WASHINGTON – The Transportation Security Administration (TSA) today announced its intent to proceed with Registered Traveler (RT) in the second half of 2006. TSA will be prepared for a roll-out at 10 to 20 airports. These airports will come on line as the private sector operators make the necessary business arrangements with host airports and air carriers and get security approval from TSA for the proposed configuration. A phased approach to implementation will allow the agency to confirm the private sector’s ability to provide interoperability among RT airports, evaluate the impact of alternate checkpoint processes on screening and wait times, and ensure that RT maintains the agency’s high security standards. Subject to public demand for the RT Program, TSA would expect RT to operate on a national scale next year.
“TSA is working with airports and private sector providers, and we will enable the private sector to launch Registered Traveler programs as soon as this summer,” said Assistant Secretary for TSA, Kip Hawley. “Security will be maintained, the program will be paid for by the private sector, and it will not disadvantage the general public when they fly.”
As part of this decision, Department of Homeland Security (DHS) and TSA leadership have approved a basic business model for Registered Traveler. Key elements include a strong operational role for the private sector, mandatory interoperability among airport locations, an open technological platform that facilitates competition, a central information management system (known as the Transportation Security Clearinghouse managed by the American Association of Airport Executives) with robust safeguards to protect personal privacy, and substantive benefits linked to enhanced checkpoint screening measures. TSA retains responsibility for setting key program standards and security measures – such as physical screening at the TSA checkpoint.
Participants will experience a passenger screening process that is modified to afford greater customer service. At those checkpoints where the layout and traveler volumes permit, RT participants will have a dedicated RT lane and will receive additional screening benefits. While the combination of benefits and security measures available at each participating airport may vary, all RT travelers should receive an expedited and more convenient checkpoint experience.
RT participants will be able to utilize RT program services at any participating airport. Interoperability is a core principle of Registered Traveler, and biometric standards have been established to facilitate the development of compatible systems by the private sector. The initial implementation will gather operational experience that will benefit program expansion.
Additionally, in relation to the April 20 milestones, the agency has received bids from companies wishing to assist in the development of the verification and validation standards. An award is expected by the end of the month. A draft amendment to the Airport Security Plan for RT has been completed and will continue to evolve as TSA develops the RT standards and operational details.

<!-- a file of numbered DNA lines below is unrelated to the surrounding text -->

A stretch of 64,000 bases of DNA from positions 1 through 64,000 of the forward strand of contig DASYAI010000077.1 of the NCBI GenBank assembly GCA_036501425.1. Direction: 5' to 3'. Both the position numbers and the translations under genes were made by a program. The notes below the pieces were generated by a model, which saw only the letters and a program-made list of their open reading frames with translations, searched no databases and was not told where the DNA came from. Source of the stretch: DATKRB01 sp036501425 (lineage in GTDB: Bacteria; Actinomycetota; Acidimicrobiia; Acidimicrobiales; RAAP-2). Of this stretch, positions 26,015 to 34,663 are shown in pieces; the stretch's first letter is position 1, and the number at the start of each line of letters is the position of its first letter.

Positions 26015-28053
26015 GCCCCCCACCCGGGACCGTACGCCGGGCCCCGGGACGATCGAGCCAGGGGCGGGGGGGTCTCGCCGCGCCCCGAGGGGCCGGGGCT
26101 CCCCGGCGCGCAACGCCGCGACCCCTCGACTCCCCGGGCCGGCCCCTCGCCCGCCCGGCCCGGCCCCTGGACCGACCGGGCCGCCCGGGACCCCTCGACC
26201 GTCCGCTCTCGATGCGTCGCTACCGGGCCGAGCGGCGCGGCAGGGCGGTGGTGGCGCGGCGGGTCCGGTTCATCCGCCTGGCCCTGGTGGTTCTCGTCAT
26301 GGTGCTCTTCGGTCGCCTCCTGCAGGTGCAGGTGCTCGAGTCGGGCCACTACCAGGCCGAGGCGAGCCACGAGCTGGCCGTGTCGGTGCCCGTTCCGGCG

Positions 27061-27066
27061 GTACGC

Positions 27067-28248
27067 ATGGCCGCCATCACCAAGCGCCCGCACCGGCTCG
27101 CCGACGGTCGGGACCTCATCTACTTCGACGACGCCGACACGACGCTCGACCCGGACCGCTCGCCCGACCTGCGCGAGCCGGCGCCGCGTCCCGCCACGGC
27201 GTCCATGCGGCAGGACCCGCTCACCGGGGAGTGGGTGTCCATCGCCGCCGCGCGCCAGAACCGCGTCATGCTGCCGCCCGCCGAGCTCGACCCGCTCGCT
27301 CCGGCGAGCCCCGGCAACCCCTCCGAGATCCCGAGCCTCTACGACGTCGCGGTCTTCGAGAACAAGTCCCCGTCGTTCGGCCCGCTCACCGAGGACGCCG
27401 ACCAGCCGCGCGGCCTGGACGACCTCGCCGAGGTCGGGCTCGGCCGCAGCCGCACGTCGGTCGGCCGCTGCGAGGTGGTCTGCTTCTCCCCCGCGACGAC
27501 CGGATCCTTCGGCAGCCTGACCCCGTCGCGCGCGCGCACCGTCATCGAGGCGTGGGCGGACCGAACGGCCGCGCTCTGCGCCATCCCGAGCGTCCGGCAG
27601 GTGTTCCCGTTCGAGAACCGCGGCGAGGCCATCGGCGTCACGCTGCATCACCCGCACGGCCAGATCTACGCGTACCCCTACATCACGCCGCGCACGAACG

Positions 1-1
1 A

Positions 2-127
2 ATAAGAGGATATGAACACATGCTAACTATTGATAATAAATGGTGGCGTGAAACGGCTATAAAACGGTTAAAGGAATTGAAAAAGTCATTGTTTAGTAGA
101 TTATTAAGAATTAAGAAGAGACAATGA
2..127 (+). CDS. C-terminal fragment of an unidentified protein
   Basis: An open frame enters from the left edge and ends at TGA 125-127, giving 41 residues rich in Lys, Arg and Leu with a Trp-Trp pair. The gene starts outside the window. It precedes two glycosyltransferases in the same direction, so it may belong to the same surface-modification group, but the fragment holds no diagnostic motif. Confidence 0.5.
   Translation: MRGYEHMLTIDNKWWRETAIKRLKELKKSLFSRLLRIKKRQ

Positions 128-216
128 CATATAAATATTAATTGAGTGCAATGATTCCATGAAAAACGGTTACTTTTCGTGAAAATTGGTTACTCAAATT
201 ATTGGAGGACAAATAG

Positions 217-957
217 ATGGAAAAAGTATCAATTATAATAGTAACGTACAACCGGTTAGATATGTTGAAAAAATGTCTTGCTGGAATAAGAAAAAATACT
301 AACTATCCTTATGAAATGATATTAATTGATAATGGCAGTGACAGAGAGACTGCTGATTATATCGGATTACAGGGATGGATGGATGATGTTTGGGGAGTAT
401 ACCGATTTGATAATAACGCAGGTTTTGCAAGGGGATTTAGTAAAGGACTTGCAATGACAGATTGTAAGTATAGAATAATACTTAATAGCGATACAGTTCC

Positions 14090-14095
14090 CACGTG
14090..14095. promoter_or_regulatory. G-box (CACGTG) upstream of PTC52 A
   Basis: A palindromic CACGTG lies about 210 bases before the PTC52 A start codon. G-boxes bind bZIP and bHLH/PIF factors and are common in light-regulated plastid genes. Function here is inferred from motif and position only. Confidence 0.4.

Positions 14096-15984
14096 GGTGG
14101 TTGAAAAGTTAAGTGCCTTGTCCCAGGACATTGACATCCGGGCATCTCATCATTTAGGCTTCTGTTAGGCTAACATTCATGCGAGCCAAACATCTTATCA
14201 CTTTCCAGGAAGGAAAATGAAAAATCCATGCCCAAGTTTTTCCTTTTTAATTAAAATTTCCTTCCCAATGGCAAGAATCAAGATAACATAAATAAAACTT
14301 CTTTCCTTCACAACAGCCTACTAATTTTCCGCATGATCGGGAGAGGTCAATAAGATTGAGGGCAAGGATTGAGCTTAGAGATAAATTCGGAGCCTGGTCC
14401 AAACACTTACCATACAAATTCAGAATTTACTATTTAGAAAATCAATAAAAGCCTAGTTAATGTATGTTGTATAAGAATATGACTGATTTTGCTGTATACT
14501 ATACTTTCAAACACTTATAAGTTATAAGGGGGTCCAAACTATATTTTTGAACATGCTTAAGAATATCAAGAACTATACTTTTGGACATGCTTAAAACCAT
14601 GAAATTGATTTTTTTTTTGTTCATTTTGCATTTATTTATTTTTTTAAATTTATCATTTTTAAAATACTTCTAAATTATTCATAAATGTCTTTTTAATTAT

TSA is also facilitating the private sector efforts to develop a plan for interoperability standards.
As the agency said earlier this year, RT is also expected to provide several overall enhancements to aviation security. In order to enter the RT program, applicants must provide biographic information, which will be verified and authenticated to safeguard against the use of a false or stolen identity. All applicants must undergo a TSA Security Threat Assessment that includes perpetual vetting. When traveling, an RT participant must confirm his or her identity at an RT station using biometrics (fingerprints or iris). RT participants will still be required to pass through the metal detector, have their carry-on and checked luggage screened, and will be subject to secondary screening by TSA if they trigger an alarm. Consistent with TSA policies, an element of randomness will also be integrated into Registered Traveler to ensure unpredictability and disrupt potential efforts by terrorists to thwart the system.
TSA will begin implementing Registered Traveler as a pilot program in 10 to 20 airports. Operations at these airports will be used to evaluate the impact of alternate checkpoint processes on screening and wait times before nationwide implementation. Details about these locations – including eligibility and program requirements – will be published in the coming months. Locations will be proposed by airports and approved by TSA based on a combination of factors, including interest, physical layout, passenger traffic levels, and suitability for testing different processes. The initial RT programs will be partially fee-funded, and TSA will set the fee through a notice published in the Federal Register.
Concurrently, the agency will undertake a rulemaking to expand beyond the initial 10 to 20 airports and implement RT on a national scale. The rulemaking will provide an opportunity for the public to comment on the nationwide implementation of the RT program, as well as allow criminal history record checks to be added to the background checks of program applicants.